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Barbadian consultant to Fuad: Legislation no way to regulate fertility treatment
Head of the Barbados Fertility Centre (BFC) Dr Juliet Skinner feels that legislation through the Tissue Act to regulate fertility treatment in T&T is not the way to go. Her advice follows the historic birth of the Caribbean’s first set of sextuplets to Trinidadian parents Kieron Cummings and Petra Lee Foon at the Mt Hope Women’s Hospital, last week.
Skinner was speaking to reporters after hosting a fertility seminar organised by the BFC at the Hyatt Regency Hotel, which attracted hundreds of couples, yesterday.
More than 900 people reportedly registered to attend the seminar to learn about the various fertility treatment available. On Thursday, Health Minister Dr Fuad Khan said he would work on legislation through the Tissue Act to regulate fertility treatment. It is alleged that Lee Foon, 28, took prescribed fertility drugs which led to her multiple pregnancy.
A consultant gynaecologist, Skinner said when one reads the newspapers what is portrayed “is that this was a Clomid pregnancy.” When Clomid is used, it is a case of ovulation induction where the follicles are stimulated. Skinner said Clomid would either be prescribed with no monitoring, or dispensed over the counter.
She said a number of pharmacies in the Caribbean distribute drugs that should not be handed freely to patients.“I have seen patients get heart medication over the counter and ironically get pregnancy vitamins that need a prescription.” Skinner said an in vitro fertilisation (IVF) centre would not put six embryos in a 28-year-old. IVF is a process by which an egg is fertilised by sperm outside the body.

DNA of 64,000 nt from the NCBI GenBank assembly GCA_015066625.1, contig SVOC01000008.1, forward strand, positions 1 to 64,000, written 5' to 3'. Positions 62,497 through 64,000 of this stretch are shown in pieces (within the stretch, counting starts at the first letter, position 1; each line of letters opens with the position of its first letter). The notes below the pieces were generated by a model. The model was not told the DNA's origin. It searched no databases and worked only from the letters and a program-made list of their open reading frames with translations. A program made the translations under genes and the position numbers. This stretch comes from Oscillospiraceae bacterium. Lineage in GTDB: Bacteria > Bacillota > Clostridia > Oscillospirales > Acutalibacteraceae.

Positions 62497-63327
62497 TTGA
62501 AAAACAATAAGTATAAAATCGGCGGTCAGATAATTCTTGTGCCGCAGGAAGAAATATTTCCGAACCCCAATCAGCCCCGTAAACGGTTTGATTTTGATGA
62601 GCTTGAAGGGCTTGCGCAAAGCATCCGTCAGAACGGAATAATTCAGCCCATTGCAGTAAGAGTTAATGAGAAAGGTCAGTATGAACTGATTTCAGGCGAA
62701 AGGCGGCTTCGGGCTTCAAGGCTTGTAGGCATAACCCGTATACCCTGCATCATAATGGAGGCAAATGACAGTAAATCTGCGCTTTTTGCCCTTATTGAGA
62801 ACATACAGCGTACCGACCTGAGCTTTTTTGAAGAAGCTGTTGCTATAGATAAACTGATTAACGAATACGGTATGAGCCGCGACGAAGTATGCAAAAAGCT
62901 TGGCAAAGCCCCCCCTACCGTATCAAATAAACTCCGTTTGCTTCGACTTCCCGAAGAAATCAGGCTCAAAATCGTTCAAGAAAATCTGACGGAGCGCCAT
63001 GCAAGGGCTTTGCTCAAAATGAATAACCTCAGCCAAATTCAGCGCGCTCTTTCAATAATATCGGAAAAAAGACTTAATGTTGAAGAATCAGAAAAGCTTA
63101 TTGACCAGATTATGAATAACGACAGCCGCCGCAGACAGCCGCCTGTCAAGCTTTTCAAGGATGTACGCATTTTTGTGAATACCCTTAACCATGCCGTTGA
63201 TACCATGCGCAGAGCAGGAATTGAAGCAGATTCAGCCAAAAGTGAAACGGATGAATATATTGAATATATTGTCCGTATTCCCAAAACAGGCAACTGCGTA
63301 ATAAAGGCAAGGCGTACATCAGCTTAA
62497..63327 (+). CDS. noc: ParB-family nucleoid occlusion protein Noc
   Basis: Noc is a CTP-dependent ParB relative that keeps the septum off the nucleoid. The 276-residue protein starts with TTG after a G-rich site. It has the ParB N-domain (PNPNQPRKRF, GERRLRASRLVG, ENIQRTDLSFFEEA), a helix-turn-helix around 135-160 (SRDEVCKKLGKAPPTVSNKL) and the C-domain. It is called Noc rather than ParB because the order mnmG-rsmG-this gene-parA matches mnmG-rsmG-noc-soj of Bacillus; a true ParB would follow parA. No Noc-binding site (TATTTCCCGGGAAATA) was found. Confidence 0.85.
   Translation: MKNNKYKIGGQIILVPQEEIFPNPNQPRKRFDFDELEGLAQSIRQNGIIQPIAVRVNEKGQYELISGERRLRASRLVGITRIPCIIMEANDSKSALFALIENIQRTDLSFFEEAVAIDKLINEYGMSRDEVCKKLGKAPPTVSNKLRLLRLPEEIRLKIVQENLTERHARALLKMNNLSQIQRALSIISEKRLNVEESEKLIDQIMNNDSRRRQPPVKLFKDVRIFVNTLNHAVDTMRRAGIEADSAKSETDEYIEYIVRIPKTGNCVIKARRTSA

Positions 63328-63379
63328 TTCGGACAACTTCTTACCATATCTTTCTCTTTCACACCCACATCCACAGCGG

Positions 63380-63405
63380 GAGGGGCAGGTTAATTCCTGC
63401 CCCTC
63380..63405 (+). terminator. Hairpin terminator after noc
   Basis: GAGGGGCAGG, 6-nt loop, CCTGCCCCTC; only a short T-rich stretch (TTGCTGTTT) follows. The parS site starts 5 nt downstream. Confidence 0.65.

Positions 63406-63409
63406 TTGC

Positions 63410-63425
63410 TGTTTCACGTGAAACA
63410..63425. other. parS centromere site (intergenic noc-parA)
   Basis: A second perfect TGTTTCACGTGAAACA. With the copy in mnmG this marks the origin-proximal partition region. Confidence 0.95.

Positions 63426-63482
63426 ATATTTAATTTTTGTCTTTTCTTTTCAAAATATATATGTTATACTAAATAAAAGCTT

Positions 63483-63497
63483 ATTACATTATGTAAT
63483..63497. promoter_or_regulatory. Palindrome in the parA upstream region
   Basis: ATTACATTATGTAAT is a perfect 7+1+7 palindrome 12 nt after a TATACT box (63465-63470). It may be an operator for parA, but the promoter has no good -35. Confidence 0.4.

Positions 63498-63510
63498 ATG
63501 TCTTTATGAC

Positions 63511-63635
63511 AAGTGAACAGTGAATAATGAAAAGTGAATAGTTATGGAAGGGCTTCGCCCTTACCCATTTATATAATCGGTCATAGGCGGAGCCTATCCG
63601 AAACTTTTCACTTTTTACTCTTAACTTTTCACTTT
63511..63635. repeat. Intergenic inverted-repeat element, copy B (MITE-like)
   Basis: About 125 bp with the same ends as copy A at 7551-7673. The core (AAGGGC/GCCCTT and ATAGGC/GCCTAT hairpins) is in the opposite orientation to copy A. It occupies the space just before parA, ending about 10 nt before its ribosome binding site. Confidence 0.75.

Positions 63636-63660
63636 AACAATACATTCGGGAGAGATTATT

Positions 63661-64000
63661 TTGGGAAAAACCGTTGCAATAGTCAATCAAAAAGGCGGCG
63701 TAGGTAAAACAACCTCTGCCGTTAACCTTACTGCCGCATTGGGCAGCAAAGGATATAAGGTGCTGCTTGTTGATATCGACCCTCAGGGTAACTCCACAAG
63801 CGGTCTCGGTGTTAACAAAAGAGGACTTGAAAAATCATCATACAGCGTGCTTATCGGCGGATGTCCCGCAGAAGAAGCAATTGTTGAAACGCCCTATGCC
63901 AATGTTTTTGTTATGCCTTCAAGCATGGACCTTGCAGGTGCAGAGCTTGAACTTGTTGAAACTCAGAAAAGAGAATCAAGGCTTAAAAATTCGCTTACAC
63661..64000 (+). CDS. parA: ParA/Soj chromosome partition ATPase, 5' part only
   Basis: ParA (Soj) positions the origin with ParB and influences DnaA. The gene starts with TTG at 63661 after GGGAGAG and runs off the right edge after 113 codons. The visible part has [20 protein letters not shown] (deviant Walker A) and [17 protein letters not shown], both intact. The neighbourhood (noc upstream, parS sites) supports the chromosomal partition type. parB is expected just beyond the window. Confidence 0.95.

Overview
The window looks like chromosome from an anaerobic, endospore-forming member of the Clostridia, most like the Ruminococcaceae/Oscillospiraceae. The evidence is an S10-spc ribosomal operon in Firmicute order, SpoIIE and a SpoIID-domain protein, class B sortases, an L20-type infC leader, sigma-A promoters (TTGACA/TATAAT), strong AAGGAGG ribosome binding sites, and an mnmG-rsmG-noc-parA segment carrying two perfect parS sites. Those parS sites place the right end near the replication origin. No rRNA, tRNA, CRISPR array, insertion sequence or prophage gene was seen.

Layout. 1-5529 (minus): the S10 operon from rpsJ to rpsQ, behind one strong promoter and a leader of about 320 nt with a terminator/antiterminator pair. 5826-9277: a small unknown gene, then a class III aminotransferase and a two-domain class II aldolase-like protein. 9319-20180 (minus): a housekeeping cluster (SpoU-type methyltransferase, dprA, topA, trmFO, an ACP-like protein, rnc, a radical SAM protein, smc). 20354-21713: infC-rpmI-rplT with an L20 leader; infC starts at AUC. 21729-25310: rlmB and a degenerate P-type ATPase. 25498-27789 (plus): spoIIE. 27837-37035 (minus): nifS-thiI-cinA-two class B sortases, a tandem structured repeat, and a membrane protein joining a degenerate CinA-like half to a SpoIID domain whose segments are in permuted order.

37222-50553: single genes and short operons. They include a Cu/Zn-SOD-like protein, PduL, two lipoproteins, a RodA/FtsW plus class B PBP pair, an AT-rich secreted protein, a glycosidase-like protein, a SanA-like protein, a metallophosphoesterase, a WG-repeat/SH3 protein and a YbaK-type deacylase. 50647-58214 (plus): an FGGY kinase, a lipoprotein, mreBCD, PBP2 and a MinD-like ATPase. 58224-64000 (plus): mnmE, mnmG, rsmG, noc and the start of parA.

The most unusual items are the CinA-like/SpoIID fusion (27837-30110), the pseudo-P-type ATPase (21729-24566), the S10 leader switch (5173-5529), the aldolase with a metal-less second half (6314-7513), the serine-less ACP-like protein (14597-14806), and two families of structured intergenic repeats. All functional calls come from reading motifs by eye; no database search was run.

“I don’t think that this case necessitates tissue banking legislation, or stem cell or IVF legislation because that is just not what would happen,” Skinner asserted. “You can’t legislate Clomid prescription. What you could do is bring in a rule where you can’t dispense Clomid over the counter... Describing the births of the sextuplets as a one in a million, Skinner said the patient probably self-prescribed or the doctor in question did not monitor her.
“Or, she was monitored and told do not have intercourse—you need to abstain, you’ve got more follicles than you should—and ignored medical advice.” All these were possible causes of how a woman ends up with a multiple pregnancy, Skinner said.
“I don’t think that people probably realise how risky a pregnancy like this is. For every patient that may have got to this point, there would have been so many others that will not and, sadly, lose their children.” One in six couples suffer with infertility, Skinner said. She described Trinidadians as proactive people who are no longer burying their heads in the sand when it comes to fertility treatment.
Patients up to the age of 50 are treated in Barbados, with patients 44 onwards using donor eggs. Thousands of Trinidadian patients have sought fertility treatment at BFC. IVF at BFC costs approximately US$5,500 plus medication.
First born still critical
Meanwhile, the firstborn of the sextuplets remains critically ill. Chairman of the North Central Regional Health Authority Dr Shehenaz Mohammed said five were stable, while the first baby boy was still critically ill, but stabilised.
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